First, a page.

Archive for the ‘Detection Techniques’ Category

Cannabis Residual Solvents Using MS Detection – I’m Not Hungry but I’ll Eat My Words Anyway

After coming back from a huge lunch at the Bellefonte Wok, a favorite Restek lunch spot, I’m completely stuffed, but I have to eat my words from a previous blog. In this blog, I made the case against using MS detection for headspace analysis of residual solvents in cannabis concentrates due to interference between the […]

GC-API-MS for BDEs with N2 at BFR2016

OK Jack, enough of the acronyms; this isn’t a word puzzle… Recently I let ChromaBLOGraphy readers know of our work on using gas chromatography (GC) with atmospheric pressure ionization (API) – mass spectrometry (MS) for analysis of brominated diphenyl ethers (BDEs) employing nitrogen (N2) carrier gas, which was presented at BFR2016 (BFR standing for Brominated […]

Fast gas chromatographic residue analysis in animal feed using split injection and atmospheric pressure chemical ionization tandem mass spectrometry

In a recent ChromaBLOGraphy post I mentioned that we are doing a campaign on “shoot-and-dilute GC”, also known as split injection GC, at RAFA 2015. A paper just published by Tienstra, Portolés, Hernández, and Mol used split injection with APGC for pesticide and other residue analysis in animal feed to achieve many of the benefits we’ve been […]

High Source Temperatures and Meeting EPA Tuning Criteria

My first blog here at Restek was a demonstration of how increasing the source temperature could improve the raw response of 2,4-dinitrophenol while maintaining the relative response. Four years later I’m here with the promised follow-up on the elevated source temperature effects on tune evaluations (and making adjustments via target tuning). This blog is going to deal […]

Which Source Configuration is Right for your Application?

If you have an Agilent 5973, 5975, or 5977 mass spec, there is a simple change to the configuration you can make to optimize its performance. By default, these systems come with a 3 mm drawout plate (or extraction lens) in their source assemblies. According to the manufacturer, this 3 mm lens is ideally suited for […]

Philae: Goodnight but Not Goodbye. Unlocking the Origins of Life: Comet 67P/Churyumov-Gerasimenko

On September 28th, 1969 a bright fireball exploded, shaking houses as it lit up the daytime sky outside of Murchison, Australia. Over the next forty-five years scientists have studied the Murchison Meteorite and found 14,000 compounds to include 92 different amino acids. Of the amino acids discovered, only 19 are found on earth. This rock, […]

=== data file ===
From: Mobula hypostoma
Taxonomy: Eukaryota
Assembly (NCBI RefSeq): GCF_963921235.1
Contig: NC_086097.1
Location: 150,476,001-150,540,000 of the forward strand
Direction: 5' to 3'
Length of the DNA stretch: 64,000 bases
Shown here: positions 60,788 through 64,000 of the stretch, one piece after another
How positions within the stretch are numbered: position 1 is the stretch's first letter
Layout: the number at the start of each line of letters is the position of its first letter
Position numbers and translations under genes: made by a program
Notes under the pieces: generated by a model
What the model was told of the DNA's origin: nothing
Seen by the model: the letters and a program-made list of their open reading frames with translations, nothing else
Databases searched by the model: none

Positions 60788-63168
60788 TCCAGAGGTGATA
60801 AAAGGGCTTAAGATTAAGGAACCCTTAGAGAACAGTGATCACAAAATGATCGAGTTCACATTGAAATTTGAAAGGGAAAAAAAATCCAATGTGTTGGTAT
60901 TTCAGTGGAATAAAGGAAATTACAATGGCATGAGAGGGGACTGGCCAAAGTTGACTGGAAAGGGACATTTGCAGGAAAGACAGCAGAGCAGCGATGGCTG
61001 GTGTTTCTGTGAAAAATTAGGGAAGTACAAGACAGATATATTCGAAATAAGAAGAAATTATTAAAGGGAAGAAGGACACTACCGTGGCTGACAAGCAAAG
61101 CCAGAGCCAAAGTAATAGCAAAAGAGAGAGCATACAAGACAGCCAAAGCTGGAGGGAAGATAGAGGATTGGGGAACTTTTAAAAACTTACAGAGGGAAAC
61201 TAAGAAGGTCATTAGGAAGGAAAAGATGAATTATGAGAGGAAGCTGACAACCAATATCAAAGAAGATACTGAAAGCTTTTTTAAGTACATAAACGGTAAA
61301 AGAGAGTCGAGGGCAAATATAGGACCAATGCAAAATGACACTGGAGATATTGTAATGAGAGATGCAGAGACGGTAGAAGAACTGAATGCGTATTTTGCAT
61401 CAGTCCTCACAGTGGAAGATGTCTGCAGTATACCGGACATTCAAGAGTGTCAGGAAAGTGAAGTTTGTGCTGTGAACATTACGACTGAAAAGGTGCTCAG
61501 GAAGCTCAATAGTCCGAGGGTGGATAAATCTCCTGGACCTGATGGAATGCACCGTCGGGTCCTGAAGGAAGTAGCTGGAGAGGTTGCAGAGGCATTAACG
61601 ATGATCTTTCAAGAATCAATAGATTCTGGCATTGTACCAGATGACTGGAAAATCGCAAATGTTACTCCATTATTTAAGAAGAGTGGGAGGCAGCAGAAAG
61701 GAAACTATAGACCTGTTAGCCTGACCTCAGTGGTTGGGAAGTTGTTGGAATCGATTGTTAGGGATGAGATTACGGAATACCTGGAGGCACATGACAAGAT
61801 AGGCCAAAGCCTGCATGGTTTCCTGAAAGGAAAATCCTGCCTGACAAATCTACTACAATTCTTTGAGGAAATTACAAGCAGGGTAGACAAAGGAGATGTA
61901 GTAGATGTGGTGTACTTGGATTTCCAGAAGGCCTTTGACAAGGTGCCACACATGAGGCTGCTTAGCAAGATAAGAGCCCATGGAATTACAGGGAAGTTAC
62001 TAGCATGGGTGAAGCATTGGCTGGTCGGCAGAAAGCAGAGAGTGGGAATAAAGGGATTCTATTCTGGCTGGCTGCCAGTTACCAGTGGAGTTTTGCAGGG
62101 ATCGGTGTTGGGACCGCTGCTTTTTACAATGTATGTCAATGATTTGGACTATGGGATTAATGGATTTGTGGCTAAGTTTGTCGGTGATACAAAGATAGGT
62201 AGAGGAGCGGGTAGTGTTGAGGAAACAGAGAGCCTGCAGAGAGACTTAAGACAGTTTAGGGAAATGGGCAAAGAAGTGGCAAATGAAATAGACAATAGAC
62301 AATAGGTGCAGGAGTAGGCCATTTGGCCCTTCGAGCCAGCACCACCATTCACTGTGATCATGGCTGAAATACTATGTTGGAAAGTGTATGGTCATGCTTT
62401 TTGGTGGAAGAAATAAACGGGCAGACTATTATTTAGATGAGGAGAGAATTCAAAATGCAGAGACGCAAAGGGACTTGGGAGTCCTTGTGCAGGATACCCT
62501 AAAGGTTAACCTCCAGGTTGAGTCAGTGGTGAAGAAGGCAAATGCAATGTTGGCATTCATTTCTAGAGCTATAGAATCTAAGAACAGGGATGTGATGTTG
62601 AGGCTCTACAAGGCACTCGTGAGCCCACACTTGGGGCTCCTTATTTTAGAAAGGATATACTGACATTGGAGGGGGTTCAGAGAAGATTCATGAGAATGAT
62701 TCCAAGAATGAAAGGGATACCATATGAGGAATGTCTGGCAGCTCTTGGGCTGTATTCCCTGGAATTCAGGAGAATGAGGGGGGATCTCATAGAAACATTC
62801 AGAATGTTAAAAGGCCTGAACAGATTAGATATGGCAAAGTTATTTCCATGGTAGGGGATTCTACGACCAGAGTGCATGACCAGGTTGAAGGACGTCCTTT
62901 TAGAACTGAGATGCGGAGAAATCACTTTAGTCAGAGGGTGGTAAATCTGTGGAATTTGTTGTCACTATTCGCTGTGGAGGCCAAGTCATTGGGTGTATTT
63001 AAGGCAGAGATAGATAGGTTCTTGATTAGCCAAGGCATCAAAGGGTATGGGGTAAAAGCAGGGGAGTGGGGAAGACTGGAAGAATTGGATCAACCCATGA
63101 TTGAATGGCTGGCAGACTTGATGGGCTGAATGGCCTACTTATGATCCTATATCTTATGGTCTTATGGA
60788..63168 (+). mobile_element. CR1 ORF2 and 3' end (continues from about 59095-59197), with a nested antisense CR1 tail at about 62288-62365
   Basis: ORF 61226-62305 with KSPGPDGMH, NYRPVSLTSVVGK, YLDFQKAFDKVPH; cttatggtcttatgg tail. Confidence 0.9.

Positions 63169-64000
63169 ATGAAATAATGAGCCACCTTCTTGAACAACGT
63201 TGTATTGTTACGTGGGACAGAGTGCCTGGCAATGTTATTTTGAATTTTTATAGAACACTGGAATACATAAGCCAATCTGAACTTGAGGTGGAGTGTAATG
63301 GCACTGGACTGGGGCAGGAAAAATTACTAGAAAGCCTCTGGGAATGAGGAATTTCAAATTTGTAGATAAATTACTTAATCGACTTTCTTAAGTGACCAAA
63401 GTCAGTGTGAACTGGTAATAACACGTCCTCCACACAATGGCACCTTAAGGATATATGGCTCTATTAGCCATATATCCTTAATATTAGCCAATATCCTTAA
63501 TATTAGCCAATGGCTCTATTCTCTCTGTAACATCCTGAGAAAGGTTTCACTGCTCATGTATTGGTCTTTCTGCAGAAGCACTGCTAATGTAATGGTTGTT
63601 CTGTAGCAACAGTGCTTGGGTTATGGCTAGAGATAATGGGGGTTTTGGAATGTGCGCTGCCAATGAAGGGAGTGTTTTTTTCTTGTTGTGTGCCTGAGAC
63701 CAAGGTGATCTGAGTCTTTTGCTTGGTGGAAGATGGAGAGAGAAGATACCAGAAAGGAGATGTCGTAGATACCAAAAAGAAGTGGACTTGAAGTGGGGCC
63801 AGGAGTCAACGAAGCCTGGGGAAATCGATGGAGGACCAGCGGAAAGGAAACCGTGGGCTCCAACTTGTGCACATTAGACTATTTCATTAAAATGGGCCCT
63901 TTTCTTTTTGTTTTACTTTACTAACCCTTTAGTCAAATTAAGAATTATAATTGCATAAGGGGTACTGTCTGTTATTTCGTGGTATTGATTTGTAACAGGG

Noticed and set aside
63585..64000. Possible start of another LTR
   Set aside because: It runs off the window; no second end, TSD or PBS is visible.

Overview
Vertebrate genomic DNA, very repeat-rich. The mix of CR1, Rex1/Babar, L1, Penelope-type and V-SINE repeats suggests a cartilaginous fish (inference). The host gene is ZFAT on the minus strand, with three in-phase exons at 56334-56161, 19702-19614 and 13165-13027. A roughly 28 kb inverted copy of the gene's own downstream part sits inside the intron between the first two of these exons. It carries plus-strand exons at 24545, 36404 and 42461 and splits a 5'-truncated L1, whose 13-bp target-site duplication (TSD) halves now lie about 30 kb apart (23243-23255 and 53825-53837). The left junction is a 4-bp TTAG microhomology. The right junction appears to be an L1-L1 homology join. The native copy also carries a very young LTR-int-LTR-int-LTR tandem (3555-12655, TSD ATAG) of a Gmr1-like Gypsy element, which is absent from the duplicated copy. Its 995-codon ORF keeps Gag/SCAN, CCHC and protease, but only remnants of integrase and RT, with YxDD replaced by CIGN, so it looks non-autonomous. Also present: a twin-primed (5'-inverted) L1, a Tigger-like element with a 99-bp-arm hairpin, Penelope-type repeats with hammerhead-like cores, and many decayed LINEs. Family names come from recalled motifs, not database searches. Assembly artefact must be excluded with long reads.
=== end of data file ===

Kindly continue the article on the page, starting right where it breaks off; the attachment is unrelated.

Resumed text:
Comet 67P/Churyumov-Gerasimenko: Data from Rosina.

While anxiously waiting for data from the COSAC (Cometary Sampling and Composition Experiment) aboard the Philae lander, we turn to some of the information that has already been sent by the Rosetta’s Rosina (Rosetta Orbiter Spectrometer for Ion and Neutral Analysis) instrument.  While sampling the comet’s coma they have found carbon dioxide in nearly the […]

Catching a Comet Traveling at 40,000 Miles per Hour

In 1993 the International Rosetta Mission was approved and over the next 21 years an estimated 1 billion Euros was invested in an audacious plan to catch a comet. On March 3rd, 2004 a European Ariane 5 rocket propelled the Rosetta on a ten year mission to orbit a comet.  While there have been 6 […]

Which GC instrument should I use for the analysis of pesticides in herbal tea? GC-MS/MS or GCxGC-TOFMS?

You may remember a while ago I posted a blog about the analysis of herbal tea using QuEChERS and GCxGC-TOFMS.   The LECO Pegasus GCxGC-TOFMS is a great instrument for analyzing complex samples because of the comprehensive chromatographic separation achieved (two columns with different selectivities).  The GCxGC-TOFMS also excels at non-target screening of compounds.  Lucky for […]

International Network of Environmental Forensics Conference – Cambridge, UK – The Invention of Mass Spectrometry and J.J. Thomson

I’m writing this post from St. John’s College at the University of Cambridge in the United Kingdom where I will be speaking at the International Network of Environmental Forensics Conference tomorrow on polychlorinated biphenyl (PCB) analysis with parallel dual-column comprehensive two-dimensional gas chromatography – time-of-flight mass spectrometry (2GCxGC-TOFMS).  I could wax on and on about […]